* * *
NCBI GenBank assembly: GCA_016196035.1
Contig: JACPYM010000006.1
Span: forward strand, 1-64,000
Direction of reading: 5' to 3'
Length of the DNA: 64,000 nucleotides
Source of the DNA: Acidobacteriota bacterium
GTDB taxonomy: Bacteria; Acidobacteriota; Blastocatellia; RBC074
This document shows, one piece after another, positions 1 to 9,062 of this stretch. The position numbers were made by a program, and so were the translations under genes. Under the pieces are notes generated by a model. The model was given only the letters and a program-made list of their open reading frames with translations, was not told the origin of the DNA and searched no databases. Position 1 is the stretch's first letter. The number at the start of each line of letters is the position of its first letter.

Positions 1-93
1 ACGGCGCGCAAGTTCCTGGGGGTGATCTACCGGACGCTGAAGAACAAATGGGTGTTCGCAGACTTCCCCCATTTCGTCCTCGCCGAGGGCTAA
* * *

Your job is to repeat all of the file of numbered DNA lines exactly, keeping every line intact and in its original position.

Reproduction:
NCBI GenBank assembly: GCA_016196035.1
Contig: JACPYM010000006.1
Span: forward strand, 1-64,000
Direction of reading: 5' to 3'
Length of the DNA: 64,000 nucleotides
Source of the DNA: Acidobacteriota bacterium
GTDB taxonomy: Bacteria; Acidobacteriota; Blastocatellia; RBC074
This document shows, one piece after another, positions 1 to 9,062 of this stretch. The position numbers were made by a program, and so were the translations under genes. Under the pieces are notes generated by a model. The model was given only the letters and a program-made list of their open reading frames with translations, was not told the origin of the DNA and searched no databases. Position 1 is the stretch's first letter. The number at the start of each line of letters is the position of its first letter.

Positions 1-93
1 ACGGCGCGCAAGTTCCTGGGGGTGATCTACCGGACGCTGAAGAACAAATGGGTGTTCGCAGACTTCCCCCATTTCGTCCTCGCCGAGGGCTAA